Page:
'ISRO to BSRO, IIT to BIT, IPL to BPL & more?': Netizens guess as India to Bharat buzz grows; memes explode
A dinner invitation by President Droupadi Murmu referring to 'Bharat' instead of 'India' sparks humorous social media debates and speculation about potential institution name changes, as a special Parliament session looms.
President Droupadi Murmu's dinner invitation to visiting G20 dignitaries has stirred speculation regarding a potential change in the country's name, sparking a lively debate on social media platforms. The invitation notably referred to the 'President of Bharat' instead of the traditional 'President of India', and this unconventional phrasing has caused political temperatures to rise, particularly in anticipation of an upcoming special Parliament session.
On social media, users have taken a humorous approach to the situation, sharing memes and comments that reflect their opinions. Some users pondered whether the names of prominent institutions like the Indian Space Research Organisation (ISRO), the Reserve Bank of India (RBI), and the Board of Control for Cricket in India (BCCI) would also undergo changes.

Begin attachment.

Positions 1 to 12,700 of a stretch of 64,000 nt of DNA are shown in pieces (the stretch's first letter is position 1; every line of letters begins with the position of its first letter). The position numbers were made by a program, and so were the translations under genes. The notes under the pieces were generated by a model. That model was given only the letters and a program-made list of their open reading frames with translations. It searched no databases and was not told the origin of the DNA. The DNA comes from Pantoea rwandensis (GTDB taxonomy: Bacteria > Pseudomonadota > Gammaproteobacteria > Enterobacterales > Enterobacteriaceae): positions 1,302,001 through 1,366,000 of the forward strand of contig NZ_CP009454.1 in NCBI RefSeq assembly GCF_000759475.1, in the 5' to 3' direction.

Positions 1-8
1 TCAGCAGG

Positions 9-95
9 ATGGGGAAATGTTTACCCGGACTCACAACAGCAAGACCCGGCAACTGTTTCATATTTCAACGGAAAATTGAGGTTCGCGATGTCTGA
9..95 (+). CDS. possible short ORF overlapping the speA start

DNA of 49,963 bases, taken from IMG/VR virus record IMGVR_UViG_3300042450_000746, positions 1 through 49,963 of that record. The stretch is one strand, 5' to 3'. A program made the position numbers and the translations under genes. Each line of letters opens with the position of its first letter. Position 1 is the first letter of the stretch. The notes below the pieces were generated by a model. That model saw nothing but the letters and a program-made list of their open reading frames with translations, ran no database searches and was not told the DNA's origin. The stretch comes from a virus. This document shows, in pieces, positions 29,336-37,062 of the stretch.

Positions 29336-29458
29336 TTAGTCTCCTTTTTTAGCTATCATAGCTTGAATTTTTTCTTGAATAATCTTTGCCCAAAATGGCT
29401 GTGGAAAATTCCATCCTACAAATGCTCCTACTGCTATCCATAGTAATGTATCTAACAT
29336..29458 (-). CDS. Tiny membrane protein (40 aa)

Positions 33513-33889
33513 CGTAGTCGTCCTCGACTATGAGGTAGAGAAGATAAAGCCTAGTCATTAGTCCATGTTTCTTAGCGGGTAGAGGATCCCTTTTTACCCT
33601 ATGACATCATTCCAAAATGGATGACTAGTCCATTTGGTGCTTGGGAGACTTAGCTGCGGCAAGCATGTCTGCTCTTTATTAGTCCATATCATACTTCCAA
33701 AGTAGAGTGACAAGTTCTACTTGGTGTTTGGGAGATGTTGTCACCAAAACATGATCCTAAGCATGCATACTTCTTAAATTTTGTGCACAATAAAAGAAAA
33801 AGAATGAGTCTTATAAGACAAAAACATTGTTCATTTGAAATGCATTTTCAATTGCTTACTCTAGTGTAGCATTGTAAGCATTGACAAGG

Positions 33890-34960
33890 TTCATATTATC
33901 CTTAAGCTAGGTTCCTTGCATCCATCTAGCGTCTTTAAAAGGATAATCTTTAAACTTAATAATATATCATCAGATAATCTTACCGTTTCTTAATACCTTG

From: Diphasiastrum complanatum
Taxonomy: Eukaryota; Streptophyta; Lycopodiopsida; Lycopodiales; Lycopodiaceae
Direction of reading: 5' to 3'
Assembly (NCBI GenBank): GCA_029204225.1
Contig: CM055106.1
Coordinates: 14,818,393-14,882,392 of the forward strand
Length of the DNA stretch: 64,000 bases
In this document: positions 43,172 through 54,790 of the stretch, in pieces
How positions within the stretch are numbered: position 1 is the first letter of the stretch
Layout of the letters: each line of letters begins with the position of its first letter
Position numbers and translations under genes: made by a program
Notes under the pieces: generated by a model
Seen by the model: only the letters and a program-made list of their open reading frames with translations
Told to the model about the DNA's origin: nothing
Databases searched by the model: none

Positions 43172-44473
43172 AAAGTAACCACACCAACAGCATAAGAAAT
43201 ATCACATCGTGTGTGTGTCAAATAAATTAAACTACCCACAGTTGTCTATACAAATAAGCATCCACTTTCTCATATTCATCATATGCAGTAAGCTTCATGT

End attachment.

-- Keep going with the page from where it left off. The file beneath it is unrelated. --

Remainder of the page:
For instance, one user quipped, "Toughest thing to do ISRO to BISRO," while others presented lists of altered abbreviations for institutions that originally featured 'India' or 'Indian' in their names, such as "IIM-BIM, IIT-BIT, IISc-BISc, AIIMS-ABIMS, RBI-RBB."
Another user humorously suggested that the new abbreviation for BCCI would be "Bharat Controlling Cricket Internationally."
Geopolitical strategist Velina Tchakarova joined in on the fun, proposing that if India were to rename itself 'Bharat' and the invited countries of BRICS (Argentina, Egypt, Ethiopia, Iran, Saudi Arabia, and UAE) decided to join, the new acronym would be "BARBIECUES."
Meanwhile, a meme fest too exploded on social media as the buzz around India's possible name change to Bharat gathers steam:
Interestingly, a G20 booklet prepared for foreign delegates titled 'Bharat, The Mother Of Democracy' also utilizes the term 'Bharat'. The booklet emphasizes that "Bharat" is the official name of the country and is referenced in the Constitution as well as in discussions dating back to 1946-48.
Sources have hinted at the possibility of the government introducing a resolution to officially change the country's name during the upcoming five-day special session of Parliament, scheduled to commence on September 18. The lack of any official agenda for this special session has only fueled further speculation and curiosity surrounding the potential name change.